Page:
According to Gareth, (2000) various factors that determine the usefulness of information to management are: quality, timeliness, completeness, and relevance, he goes on to add, “Accuracy and reliability determine the quality of information. According to Volking (1993), “information as accuracy refers to the extent to which information effectively represents a situation as it really is, the accuracy of each source of data used varied widely.”Timeliness is another important factor especially in today’s dynamic business environment Real time information system is the call of the day where decisions are made based on the most current and latest information. “Accounting information should be made available to external decision-makers before it loses its capacity to influence decisions.” (Dyckman1992).
INFORMATION SYSTEMS In a general sense, the term information system (IS) refers to a system of people, data records and activities that process the data and information in an organization, and it includes the organization's manual and automated processes. In a narrow sense, the term information system (or computer-based information system) refers to the specific application software that is used ...
Information must be competitive if it has to help the decision-making. At the same time relevance of Information can make a difference in a user’s decision. Relevance refers to the capacity of accounting information to make different to external decision-makers who use financial reports.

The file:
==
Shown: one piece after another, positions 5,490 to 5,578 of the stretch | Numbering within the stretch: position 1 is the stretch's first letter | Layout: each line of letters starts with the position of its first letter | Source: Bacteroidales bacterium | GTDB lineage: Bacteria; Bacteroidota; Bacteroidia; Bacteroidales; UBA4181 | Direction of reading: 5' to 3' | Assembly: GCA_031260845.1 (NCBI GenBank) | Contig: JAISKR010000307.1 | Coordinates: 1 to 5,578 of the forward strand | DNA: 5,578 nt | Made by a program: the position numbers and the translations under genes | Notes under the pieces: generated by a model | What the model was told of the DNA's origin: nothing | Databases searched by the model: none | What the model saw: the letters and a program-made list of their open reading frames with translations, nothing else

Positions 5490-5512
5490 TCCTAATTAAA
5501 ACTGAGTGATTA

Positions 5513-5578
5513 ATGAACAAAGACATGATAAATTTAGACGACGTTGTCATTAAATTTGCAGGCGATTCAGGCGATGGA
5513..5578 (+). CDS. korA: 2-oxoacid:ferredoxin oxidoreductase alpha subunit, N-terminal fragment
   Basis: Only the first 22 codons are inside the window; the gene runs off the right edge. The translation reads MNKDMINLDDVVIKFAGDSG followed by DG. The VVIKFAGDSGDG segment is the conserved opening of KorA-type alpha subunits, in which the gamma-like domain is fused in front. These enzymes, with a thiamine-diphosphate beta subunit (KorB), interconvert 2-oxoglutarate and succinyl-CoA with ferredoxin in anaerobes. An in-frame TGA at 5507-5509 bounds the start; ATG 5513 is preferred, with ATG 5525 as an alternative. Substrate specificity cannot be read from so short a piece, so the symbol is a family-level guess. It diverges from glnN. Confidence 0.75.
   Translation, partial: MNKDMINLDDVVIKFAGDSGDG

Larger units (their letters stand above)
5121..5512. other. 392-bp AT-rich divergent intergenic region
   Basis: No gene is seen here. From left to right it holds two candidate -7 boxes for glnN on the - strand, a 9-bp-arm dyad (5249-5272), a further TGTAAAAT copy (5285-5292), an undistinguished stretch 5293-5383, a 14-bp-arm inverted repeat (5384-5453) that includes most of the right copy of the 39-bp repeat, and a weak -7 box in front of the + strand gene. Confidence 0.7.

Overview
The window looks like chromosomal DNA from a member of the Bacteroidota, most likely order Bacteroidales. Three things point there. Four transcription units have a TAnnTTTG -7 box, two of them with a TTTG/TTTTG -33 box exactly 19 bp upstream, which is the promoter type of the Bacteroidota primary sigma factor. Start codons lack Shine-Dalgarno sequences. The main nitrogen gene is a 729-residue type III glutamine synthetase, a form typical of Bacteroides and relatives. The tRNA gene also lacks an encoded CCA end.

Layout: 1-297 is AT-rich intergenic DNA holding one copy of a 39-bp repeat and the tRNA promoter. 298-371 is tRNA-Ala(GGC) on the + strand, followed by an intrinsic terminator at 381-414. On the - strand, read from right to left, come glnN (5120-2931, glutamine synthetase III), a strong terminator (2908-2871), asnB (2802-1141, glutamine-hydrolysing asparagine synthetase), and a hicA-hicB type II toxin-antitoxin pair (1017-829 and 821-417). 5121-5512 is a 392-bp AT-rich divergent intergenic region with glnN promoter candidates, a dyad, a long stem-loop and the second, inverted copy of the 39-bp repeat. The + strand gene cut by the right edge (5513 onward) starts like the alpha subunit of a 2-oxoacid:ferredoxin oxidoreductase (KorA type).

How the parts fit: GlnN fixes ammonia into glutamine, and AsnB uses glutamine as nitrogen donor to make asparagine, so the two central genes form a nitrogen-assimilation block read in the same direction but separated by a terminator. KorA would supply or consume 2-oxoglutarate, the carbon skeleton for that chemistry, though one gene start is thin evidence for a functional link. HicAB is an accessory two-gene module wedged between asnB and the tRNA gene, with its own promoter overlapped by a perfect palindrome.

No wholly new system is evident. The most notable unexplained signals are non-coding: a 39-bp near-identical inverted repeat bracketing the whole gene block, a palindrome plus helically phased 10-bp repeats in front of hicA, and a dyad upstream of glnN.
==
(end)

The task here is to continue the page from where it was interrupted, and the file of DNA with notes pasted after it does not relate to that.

Operational Systems: are concerned with transaction handling and the day-to-day operation of the organisation, usually for a particular department within the organisation. Data are entered and stored in a file format, and are updated regularly during routine processing.
Decision support systems: give direct computer support to managers during the decision-making process. A Decision Support System is an interactive information system that rely on integrated user-friendly hardware and software designed to assist mangers make decisions related to the efficient and profitable running of the business.
Expert systems: can provide expert advice for operational chores like equipment diagnostics, or managerial decisions such as loan portfolio management. (O’Brien, 1997) Expert systems have been developed for subjects such as medical diagnosis, oil exploration, financial planning, taxation return preparation, chemical analysis, surgery, weather prediction, computer repair, nuclear power plant operation, newspaper layout, interpreting government regulation, and troubleshooting computer systems configurations (Long, 1994)BFF can install a management Information system based on accurate, timely, relevant and complete information. The entire organisation has to be aligned with the strategic goals and objectives of the